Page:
Apostle? Prophet? Prophetess? No

Apostle? Prophet? Prophetess? No


I made the following statement on Facebook: “If the pastor of your church goes by Apostle, Prophet, Prophetess, or something similar, run far and run fast. The Biblical Offices of Apostle and Prophet closed when John the Apostle and Elder passed away on Patmos. There has not been another since him. Neither shall there ever be one again.” Following that statement, I was asked, what Scripture I am basing that on. Not to put too fine a point on it, I am basing that on the same passages upon which I base Cessationism, and a few others. Let’s start with the the easiest of these three to deal with and move from there.

Can a “prophetess” be the pastor of a church? Surprisingly, I have been invited to churches where the “pastor” is prophetess so and so. Never mind the question of whether or not there are prophets and prophetesses today, the short answer to the question is no. (1 Timothy 2:12-14, 1 Timothy 3:1-7, Titus 1:6-9) Taking only the qualifications we find in the Bible, a “prophetess cannot be the pastor of a church.

Are there Apostles and Prophets today?
I would like to share with you the answer from one of my favorite websites, gotquestions.org

“The movement to restore the offices of apostle and prophet bases the claim that apostles and prophets are to be a part of the church on Ephesians 4:11-12. These verses say, “And He gave some as apostles, and some as prophets, and some as evangelists, and some as pastors and teachers, for the equipping of the saints for the work of service, to the building up of the body of Christ.”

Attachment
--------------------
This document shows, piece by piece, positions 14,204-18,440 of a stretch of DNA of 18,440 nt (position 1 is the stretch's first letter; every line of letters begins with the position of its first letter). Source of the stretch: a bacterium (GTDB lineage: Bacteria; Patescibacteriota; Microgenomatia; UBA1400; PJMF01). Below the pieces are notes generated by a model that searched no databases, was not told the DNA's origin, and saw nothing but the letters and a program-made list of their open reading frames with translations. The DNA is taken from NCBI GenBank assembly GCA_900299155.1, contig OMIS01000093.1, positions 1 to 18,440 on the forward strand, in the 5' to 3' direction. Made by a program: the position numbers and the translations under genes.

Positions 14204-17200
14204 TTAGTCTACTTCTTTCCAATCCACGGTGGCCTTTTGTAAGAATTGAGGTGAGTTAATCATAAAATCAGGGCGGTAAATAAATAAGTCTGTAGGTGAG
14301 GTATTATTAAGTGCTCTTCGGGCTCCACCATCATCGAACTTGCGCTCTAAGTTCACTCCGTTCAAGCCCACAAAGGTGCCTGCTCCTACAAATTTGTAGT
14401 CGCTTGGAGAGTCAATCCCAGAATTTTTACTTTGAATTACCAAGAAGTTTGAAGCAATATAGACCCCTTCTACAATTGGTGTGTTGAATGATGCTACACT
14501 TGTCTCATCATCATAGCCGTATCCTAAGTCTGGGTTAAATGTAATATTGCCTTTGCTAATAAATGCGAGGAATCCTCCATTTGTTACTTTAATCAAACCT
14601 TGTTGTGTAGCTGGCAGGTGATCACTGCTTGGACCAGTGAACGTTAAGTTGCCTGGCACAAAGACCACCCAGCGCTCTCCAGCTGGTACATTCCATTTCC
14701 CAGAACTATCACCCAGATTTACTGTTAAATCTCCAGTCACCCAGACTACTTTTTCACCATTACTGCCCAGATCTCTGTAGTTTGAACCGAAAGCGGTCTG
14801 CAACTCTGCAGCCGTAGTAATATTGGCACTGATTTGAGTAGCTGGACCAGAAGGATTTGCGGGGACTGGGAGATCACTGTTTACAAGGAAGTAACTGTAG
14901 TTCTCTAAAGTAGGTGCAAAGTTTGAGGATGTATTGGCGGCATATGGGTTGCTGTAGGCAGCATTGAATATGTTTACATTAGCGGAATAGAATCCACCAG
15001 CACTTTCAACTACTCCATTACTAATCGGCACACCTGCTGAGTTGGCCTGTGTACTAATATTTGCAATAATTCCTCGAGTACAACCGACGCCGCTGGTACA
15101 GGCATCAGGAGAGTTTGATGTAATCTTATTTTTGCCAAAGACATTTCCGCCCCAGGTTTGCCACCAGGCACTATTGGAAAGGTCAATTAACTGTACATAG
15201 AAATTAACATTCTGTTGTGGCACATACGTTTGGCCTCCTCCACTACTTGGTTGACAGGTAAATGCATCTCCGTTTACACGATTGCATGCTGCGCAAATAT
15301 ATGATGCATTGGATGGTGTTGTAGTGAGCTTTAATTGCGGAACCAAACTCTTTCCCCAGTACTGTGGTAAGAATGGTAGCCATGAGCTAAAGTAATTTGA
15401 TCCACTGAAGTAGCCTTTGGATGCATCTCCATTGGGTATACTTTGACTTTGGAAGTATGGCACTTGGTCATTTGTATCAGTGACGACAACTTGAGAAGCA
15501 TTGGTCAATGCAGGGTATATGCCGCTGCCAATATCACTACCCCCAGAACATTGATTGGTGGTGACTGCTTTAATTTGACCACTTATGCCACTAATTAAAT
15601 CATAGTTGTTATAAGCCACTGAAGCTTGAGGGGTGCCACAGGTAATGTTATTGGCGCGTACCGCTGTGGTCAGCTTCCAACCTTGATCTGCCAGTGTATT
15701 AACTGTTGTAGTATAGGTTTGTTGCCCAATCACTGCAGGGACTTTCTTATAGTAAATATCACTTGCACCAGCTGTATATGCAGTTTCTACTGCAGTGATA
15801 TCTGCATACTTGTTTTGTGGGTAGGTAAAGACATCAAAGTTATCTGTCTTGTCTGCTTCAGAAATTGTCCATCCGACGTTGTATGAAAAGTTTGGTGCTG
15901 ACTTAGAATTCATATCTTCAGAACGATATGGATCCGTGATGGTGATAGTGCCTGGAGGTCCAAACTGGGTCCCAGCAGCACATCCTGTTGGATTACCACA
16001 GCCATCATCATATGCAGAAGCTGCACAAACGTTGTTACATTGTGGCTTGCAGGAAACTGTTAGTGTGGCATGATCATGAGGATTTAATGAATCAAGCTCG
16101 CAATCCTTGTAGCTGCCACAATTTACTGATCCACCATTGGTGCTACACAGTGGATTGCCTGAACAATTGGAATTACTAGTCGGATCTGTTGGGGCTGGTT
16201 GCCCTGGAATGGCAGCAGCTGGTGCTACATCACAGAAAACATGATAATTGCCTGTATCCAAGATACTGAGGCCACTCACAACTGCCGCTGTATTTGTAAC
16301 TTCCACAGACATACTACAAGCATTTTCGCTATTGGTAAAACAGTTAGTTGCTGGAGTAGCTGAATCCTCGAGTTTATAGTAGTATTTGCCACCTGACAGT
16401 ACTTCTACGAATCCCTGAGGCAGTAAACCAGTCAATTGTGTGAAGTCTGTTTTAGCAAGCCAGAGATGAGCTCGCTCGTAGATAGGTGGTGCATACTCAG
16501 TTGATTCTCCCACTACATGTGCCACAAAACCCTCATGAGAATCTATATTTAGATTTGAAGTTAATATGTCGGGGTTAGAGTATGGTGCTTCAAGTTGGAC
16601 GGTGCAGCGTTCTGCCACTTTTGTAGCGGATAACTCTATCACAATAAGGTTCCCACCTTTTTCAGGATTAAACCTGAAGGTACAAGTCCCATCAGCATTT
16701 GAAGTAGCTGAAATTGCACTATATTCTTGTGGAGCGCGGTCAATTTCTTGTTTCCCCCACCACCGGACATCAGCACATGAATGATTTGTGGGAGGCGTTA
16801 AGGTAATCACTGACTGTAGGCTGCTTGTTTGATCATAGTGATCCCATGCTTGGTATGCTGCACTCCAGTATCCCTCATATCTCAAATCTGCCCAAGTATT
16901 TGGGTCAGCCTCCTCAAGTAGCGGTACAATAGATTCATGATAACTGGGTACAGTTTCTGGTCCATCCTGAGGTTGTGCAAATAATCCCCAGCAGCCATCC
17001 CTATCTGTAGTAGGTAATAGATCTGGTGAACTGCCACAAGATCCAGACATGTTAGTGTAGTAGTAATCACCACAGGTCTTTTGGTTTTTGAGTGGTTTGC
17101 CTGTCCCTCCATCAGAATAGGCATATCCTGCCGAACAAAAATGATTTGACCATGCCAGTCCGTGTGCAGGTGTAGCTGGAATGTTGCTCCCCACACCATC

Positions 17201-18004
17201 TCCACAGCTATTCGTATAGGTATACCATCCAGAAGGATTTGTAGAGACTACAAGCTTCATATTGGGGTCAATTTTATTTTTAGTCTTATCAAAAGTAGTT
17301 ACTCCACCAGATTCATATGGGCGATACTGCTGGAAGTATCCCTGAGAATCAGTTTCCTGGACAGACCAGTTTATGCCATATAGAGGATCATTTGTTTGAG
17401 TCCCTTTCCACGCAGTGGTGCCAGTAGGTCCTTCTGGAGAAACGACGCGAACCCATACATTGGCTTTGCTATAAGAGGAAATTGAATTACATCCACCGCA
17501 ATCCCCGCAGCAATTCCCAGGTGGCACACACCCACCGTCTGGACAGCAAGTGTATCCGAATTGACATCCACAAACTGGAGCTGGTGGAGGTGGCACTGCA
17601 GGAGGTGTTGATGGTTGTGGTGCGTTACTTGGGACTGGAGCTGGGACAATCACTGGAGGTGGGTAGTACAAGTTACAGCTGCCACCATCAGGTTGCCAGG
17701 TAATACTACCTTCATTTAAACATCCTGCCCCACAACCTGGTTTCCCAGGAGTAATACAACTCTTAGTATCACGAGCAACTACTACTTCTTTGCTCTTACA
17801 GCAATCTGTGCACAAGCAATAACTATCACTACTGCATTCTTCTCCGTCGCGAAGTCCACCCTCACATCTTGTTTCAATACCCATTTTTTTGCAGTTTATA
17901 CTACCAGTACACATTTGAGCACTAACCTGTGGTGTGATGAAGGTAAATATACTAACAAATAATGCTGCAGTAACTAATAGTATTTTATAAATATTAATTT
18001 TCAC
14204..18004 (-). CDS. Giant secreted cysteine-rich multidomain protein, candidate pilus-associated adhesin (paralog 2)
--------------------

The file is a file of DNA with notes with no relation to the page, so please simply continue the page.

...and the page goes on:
During the first century of the church, there was an office of apostle and there was a spiritual gift of apostle. The office or position of apostle was held by the 12 disciples of Jesus plus Matthias, who took Judas’ place, and Paul. Those who held the office or position of apostle were chosen specifically by Christ (Mark 3:16-19). The replacement for Judas is seen in Acts 1:20-26. Note in this passage that Judas’ position was called an office. It should also be noted that Paul was chosen by Christ (1 Corinthians 15:8-9; Galatians 1:1; 2:6-9). These men were given the task of setting up the foundation of the church. It should be understood that it was for the universal church that these men were a part of the foundation (Ephesians 2:20). The foundation of the church (universal church) was laid in the first century. This is why the office of apostle is no longer functioning.